Apartment dwellers and urbanites often lament the lack of options for composting in homes with limited yard space. If you’re not the kind to get all squirmy over worms in your house, I highly recommend worm composting as a method for dealing with your kitchen waste. You can buy ready-made worm bins, but if you’re even a little bit handy and have access to a drill you can make a vermicompost bin yourself for under $5. (My buckets came from the local bakery and cost me $2 a piece.)
Get started with vermicompost
Here’s what you’ll need:
- 2 nesting buckets (or three; see note at end of post)
- 1 bucket lid
- a drill fit with an 1/8″ (or so) bit
- worms (You’ll need red wigglers for this; if you have a friend with worms see if you can have a handful. Otherwise, you may need to buy some, which will put your expenses up over $20 – still less than a ready-made bin.)
How to make the vermicompost bin:
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- Drill holes in the bottom of one of the buckets.
- Shred newspaper and place it in the perforated bucket to a depth of 6″ or so.
- Thoroughly wet the newspaper and allow to drain for a moment.
- Add about 2-3 cups of kitchen waste. What you see here is the unfortunate result of a refrigerator spill that I didn’t notice in time to prevent rotting: several small sweet potatoes, an apple, and a bunch of green onions.
- Place the worms on top of the kitchen waste.
- Pull the damp newspaper over the top of the scraps and worms. Tuck them in, if you will.
- Put the bucket with the worms inside the second bucket and put on the lid. The bottom bucket serves the purpose of catching any liquid that leaches from the active bin.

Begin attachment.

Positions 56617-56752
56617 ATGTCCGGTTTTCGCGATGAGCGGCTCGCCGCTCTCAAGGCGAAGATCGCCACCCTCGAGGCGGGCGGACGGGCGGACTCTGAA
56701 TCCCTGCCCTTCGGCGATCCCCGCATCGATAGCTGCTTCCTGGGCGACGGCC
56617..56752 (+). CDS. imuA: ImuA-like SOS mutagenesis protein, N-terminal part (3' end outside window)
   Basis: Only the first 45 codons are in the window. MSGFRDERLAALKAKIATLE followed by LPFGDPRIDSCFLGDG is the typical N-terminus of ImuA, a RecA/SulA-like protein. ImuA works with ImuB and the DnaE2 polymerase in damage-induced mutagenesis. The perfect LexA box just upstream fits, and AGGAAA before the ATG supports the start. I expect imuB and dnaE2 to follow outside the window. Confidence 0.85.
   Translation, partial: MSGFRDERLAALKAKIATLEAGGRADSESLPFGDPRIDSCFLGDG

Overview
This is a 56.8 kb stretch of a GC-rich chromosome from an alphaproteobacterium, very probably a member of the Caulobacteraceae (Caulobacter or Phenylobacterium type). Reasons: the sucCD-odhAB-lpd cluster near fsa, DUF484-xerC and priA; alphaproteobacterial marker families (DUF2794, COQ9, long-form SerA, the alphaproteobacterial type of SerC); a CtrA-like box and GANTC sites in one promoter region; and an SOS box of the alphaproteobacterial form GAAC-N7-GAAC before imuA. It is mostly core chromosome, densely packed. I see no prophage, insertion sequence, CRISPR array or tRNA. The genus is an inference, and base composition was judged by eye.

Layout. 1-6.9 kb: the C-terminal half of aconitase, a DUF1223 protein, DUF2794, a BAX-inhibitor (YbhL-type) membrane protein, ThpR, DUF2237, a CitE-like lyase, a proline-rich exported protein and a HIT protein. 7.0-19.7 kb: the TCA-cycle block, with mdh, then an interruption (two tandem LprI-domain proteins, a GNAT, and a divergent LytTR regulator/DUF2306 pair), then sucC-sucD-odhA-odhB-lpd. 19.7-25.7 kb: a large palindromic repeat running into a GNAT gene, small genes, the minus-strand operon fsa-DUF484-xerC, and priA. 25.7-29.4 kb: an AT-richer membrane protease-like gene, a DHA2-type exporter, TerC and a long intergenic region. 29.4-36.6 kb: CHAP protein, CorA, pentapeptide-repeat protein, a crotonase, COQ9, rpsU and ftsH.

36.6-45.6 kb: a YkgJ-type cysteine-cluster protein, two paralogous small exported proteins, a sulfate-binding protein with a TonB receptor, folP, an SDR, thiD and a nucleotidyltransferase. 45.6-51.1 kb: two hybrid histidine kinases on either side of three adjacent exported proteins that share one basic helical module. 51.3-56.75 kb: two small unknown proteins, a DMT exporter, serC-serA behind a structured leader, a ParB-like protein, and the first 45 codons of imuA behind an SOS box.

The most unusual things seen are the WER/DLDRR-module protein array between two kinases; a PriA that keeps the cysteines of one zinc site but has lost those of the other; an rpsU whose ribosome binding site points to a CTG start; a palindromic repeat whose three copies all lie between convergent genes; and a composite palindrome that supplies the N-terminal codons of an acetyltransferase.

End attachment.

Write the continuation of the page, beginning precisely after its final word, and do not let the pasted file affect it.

It takes less than half an hour, start to finish, to put this vermicompost bin together.
- Composting for Beginners: Compost Systems and Methods for a Groovy Garden
- How to Get Rid of Flies in Your Compost
A worm bin of this size is best suited to a single person or couple. Larger households will generate more waste than this size bin can handle. Simply use the same method with larger containers, such as these totes.
While your wormery is getting established, don’t overdo it on adding waste. Add 2-3 cups or so every couple of weeks. Once a brown base develops under the paper (this is the worm castings, or worm poop), you should be able to add more. The worms will multiply based on how much food is made available to them.
This vermicompost bin takes up about a square foot of space and could fit under the sink. And I promise. If you’re doing it right, it does not stink.
Note: When the bucket begins to get full, you can add a second perforated bucket. Just add moist newspaper and scraps like you did during set up, and add it to the stack. Make sure the top bucket is resting on the waste in the bucket below. The worms will slowly migrate up and after a few weeks you can simply pull out the middle bucket and use the rich worm castings on your potted plants.
To harvest the castings without adding a second bucket, dump the contents into a large piece of cardboard. The worms will move down into the castings and away from the light. Skim off the top layer, wait a few minutes for the worms to move deeper, and skim some more. Continue until you have harvested most of the castings, then put the worms back in the bin with fresh scraps and top it off with damp newspaper.
UPDATE: As Carolyn noted in the comments below, if you don’t plan to make this for under the sink or in a closet (where it’s dark), either use an opaque container or throw an old blanket or tarp over your container to keep the worms’ in the dark.